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'Overwhelmed' - Residents returning to St. Charles hit with stark reality

Kevin Bergeron said he had 10 payments left on his house - a family home where he and his wife planned to retire.

BAYOU GAUCHE, La. — For more than 30 years, Kevin Bergeron’s family filled their Bayou Gauche home with love, stories and memories. But Hurricane Ida ripped the roof off, and now anything with sentimental value, he has stuffed under a blue tarp inside the home.

“You just look at it. You’re just overwhelmed. I mean, what else can you be?” Bergeron said. “This is where we were retiring. We were going to live here the rest of our lives. This is my wife’s grandfather’s house.”

It has rained in St. Charles Parish for the past three days. Like clockwork, downpours came again this afternoon, further dampening in an already dark time. Bergeron says he’s trying to find as many pictures as he can, including the ones that were hanging on a memory wall in the kitchen.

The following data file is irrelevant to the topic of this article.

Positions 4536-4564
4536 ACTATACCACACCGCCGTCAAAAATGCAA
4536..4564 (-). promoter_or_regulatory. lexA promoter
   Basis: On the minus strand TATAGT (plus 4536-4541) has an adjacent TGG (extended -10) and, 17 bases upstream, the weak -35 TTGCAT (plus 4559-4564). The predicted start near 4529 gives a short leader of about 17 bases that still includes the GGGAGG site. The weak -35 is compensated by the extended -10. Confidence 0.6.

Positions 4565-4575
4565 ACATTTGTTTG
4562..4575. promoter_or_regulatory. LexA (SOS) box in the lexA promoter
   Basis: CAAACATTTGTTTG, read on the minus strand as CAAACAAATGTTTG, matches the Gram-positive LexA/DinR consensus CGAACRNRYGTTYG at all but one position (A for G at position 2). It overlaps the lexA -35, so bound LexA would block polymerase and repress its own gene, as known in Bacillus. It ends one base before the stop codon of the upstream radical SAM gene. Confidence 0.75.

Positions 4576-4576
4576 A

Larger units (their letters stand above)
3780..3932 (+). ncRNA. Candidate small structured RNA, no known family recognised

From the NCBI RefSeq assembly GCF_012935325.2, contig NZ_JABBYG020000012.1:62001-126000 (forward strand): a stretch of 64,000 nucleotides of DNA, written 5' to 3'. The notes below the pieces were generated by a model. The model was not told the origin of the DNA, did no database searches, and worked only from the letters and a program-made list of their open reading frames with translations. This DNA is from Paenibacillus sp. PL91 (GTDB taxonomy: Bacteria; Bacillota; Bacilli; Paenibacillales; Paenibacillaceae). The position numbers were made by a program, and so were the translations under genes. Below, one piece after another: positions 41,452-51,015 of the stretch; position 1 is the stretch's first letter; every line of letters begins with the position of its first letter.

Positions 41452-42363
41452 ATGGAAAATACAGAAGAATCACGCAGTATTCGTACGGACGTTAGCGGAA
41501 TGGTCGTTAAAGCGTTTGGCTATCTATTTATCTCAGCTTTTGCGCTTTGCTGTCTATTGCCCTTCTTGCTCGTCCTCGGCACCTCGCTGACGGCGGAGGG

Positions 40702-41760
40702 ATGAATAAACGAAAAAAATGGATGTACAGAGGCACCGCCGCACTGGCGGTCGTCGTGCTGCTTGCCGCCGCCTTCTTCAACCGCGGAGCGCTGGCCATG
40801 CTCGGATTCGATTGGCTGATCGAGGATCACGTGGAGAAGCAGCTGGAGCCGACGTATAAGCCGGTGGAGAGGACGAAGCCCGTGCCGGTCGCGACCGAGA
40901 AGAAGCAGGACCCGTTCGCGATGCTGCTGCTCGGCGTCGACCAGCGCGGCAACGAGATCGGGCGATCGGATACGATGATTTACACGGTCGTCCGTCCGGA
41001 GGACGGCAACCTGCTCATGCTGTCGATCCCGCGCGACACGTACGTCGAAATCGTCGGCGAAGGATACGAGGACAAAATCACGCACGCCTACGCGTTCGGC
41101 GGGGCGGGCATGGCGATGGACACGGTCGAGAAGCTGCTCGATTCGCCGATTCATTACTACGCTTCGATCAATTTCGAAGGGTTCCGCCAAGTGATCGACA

“Everybody in our family, passed away, had pictures of them right there. And we had paintings that our grandmother did,” Bergeron said.

Bergeron said he had just 10 more payments left on his home. Now he has to start all over again.

A few minutes away from Bergeron’s home is Life Fellowship Community Church. It is where many people in Bayou Gauche gathered on Sundays. From the ground level, or from the air, the damage from Hurricane Ida is clear. 

The crucifix on top of the church was battered, but it’s still hanging on. Claire Jett is the co-pastor here. On Sunday, they made sure to hold the service in the parking lot.

“There’s just such a discouragement and brokenness that happened right after the storm,” Jett said. “We wanted to show our people that even in the midst of a storm, we can still praise, and we can still worship.”

In Destrehan, at St. Charles Borromeo Catholic Church, volunteers from Bogalusa served up fresh BBQ on Labor Day. Kids displaced from school kept busy by being part of an operation to feed families affected by the storm. With power still weeks away in parts of this parish, a hot meal at this time can be a blessing.

Back in Bayou Gauche, Bergeron doesn’t quite know the next steps to take in the long road ahead. But he knows where it will lead. He plans to rebuild what the storm stripped away.

“We can rebuild it. It’s just stuff. That’s what I keep telling my grandaughter,” Bergeron said. 

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